Like stowaways on ships, trains, and planes, people have attempted (and sometimes succeeded!) in mailing themselves as recently as just a few years ago. It’s not easy, nor legal, nor permitted by any major shipping company, but that hasn’t stopped a very special group of people from trying.
Whether to escape slavery or merely the cost of a plane ticket, people have been trying for over a century and a half to package themselves like so many rolls of toilet paper from Amazon.
Last year, in an interview with the New York Times, anthropologist Heidi Larson, founder of the Vaccine Confidence Project, said that efforts to silence people who doubt the efficacy of the Covid-19 vaccines won’t get us very far.
“If you shut down Facebook tomorrow,” she said, “it’s not going to make this go away. It’ll just move.” Public health solutions, then, would have to come from a different approach. “We don’t have a misinformation problem,” Larson said. “We have a trust problem.”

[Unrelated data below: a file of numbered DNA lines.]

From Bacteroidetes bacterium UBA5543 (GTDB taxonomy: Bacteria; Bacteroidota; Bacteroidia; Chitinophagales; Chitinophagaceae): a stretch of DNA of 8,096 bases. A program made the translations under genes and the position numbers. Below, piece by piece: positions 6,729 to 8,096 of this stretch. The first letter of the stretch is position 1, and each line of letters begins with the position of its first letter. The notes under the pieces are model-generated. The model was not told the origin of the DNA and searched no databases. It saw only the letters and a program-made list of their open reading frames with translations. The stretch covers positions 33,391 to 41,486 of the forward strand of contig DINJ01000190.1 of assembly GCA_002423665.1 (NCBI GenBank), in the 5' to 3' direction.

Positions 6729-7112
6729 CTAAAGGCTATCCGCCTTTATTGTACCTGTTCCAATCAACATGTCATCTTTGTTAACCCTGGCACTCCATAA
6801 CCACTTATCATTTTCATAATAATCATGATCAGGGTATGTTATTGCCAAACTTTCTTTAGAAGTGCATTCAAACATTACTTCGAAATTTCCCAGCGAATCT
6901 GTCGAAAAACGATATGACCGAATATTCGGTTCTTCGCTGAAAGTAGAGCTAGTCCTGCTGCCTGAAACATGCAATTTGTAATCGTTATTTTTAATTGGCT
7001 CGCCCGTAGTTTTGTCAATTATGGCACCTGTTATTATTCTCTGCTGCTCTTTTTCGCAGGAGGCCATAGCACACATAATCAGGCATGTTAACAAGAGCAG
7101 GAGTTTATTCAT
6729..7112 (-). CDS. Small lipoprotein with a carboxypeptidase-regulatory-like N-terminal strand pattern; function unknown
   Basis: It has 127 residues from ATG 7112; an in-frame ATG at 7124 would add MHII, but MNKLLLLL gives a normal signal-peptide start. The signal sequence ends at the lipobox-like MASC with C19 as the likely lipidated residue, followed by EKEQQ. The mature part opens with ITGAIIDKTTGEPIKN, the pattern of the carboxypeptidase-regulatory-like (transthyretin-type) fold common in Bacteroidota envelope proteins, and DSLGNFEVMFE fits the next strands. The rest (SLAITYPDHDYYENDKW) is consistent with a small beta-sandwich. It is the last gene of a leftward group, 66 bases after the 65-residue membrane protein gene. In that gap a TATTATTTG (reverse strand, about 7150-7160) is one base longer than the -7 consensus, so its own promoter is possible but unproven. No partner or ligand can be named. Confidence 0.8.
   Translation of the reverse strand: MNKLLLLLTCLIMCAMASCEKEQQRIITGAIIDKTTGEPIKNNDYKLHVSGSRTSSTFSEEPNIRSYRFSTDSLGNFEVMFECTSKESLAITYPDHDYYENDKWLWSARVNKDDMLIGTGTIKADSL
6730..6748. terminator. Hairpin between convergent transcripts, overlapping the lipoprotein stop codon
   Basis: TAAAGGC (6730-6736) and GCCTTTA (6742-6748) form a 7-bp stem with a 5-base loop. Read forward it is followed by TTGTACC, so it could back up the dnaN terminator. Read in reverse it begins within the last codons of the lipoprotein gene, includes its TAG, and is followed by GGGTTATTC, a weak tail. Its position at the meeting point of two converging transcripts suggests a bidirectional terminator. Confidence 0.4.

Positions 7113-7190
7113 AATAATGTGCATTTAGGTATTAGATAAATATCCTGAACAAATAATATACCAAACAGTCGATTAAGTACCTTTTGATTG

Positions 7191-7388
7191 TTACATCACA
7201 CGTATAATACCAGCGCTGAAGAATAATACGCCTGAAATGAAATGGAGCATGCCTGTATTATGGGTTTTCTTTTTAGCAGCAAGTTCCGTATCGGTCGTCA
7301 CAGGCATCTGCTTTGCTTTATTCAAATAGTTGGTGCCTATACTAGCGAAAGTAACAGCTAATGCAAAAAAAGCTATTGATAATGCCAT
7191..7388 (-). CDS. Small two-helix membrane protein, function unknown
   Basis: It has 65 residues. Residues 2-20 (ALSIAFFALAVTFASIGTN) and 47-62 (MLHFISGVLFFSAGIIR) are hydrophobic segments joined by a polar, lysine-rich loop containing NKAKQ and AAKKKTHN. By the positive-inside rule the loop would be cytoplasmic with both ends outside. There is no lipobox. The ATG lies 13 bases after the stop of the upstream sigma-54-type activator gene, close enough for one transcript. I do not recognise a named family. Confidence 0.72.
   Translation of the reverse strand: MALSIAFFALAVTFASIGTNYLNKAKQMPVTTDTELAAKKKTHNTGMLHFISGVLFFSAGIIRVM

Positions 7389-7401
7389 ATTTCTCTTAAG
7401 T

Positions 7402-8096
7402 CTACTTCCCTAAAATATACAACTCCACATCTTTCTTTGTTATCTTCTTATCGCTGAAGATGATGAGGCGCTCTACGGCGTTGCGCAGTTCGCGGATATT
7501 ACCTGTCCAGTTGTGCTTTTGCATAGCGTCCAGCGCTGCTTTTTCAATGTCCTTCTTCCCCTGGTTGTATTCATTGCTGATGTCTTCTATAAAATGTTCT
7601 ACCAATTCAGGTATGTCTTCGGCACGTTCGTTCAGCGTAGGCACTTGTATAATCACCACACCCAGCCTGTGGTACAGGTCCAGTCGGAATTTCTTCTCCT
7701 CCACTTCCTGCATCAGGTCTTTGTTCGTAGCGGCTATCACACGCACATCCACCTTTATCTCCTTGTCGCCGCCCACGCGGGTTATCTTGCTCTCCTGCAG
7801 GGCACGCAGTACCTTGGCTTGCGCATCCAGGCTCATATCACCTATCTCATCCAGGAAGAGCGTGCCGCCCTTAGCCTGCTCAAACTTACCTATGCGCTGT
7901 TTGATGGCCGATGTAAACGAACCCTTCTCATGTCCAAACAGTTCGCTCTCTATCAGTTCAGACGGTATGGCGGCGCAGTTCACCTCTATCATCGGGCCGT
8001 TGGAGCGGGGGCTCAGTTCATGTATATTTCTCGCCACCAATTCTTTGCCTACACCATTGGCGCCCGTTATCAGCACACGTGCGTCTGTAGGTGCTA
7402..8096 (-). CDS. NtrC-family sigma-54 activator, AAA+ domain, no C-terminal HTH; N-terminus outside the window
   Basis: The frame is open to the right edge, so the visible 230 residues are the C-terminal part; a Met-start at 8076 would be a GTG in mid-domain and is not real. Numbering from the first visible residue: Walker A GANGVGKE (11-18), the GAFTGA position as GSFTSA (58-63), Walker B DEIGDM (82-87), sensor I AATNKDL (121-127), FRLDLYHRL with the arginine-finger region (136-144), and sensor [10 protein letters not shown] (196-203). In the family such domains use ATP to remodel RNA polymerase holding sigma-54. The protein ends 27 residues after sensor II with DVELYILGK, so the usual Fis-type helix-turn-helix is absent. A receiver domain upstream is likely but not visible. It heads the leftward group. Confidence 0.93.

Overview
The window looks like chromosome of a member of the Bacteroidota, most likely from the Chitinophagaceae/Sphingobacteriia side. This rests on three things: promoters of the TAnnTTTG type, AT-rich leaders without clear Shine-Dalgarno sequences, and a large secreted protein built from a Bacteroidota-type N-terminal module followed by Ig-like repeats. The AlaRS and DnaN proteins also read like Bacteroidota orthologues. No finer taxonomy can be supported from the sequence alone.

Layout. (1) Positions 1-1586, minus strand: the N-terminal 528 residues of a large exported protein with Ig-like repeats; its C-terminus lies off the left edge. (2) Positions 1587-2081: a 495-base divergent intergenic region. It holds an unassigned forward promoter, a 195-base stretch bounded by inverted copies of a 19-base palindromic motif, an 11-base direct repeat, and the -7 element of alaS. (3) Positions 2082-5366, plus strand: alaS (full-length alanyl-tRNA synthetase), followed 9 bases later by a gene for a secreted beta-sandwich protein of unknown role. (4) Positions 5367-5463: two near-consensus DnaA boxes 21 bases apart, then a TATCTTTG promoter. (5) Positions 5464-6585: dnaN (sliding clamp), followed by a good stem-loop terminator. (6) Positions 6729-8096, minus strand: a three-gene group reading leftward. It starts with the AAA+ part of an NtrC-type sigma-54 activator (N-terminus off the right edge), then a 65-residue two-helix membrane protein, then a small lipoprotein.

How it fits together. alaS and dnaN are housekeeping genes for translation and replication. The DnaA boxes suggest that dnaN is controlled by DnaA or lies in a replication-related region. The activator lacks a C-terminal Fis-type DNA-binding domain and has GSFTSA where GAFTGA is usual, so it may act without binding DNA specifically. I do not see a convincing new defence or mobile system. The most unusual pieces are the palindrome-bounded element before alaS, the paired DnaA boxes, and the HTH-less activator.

Male suicide continues to be a significant issue worldwide for which there are a myriad of social risk factors. Amongst these, distressed and/or disrupted (i.e., separation, divorce) intimate partner relationships are known to heighten men’s mental illness and suicide risk. The current qualitative study offers novel insights to the connections between masculinity and mental illness in and after men’s intimate partner relationships. Drawing from in-depth interviews with 47 Canadian and Australian men, three themes were inductively derived: 1) The trouble inside, 2) Breaking up and breaking down, and 3) Finding help. The ‘trouble inside’ results revealed relationship transitions wherein challenges to couple dynamics flowed from diverse life course events (conflict, illness, bereavement, co-parenting). Partnership transgressions (most often infidelity) also featured to heighten men’s mental illness vulnerabilities and threaten the feasibility of the relationship. ‘Breaking up and breaking down’ chronicled participants’ anxiety, depression and suicidality in the aftermath of their relationship ending. Herein, substance use and other maladaptive behaviours were used by men to blunt feelings and/or self-medicate mental illness. These strategies were ineffectual for moving on from blaming partners or grieving the loss of support and social connectedness provided by ex-partners. ‘Finding help’ included men’s eventual self-help, uptake of informal assistance from friends and family, formal professional care services, and the use of facilitated male peer group resources. Norming the use of these diverse help resources were men’s alignments to strength-based asset-building masculine ideals, wherein their help-seeking was bridged to, and reflective of their (albeit latent) commitment to better managing their mental health and future relationships. Highlighting the gendered dimensions of mental illness in men’s intimate partner relationships, the current study also thoughtfully considers content and contexts for the delivery of tailored upstream suicide prevention programs focussed on men building better relationships.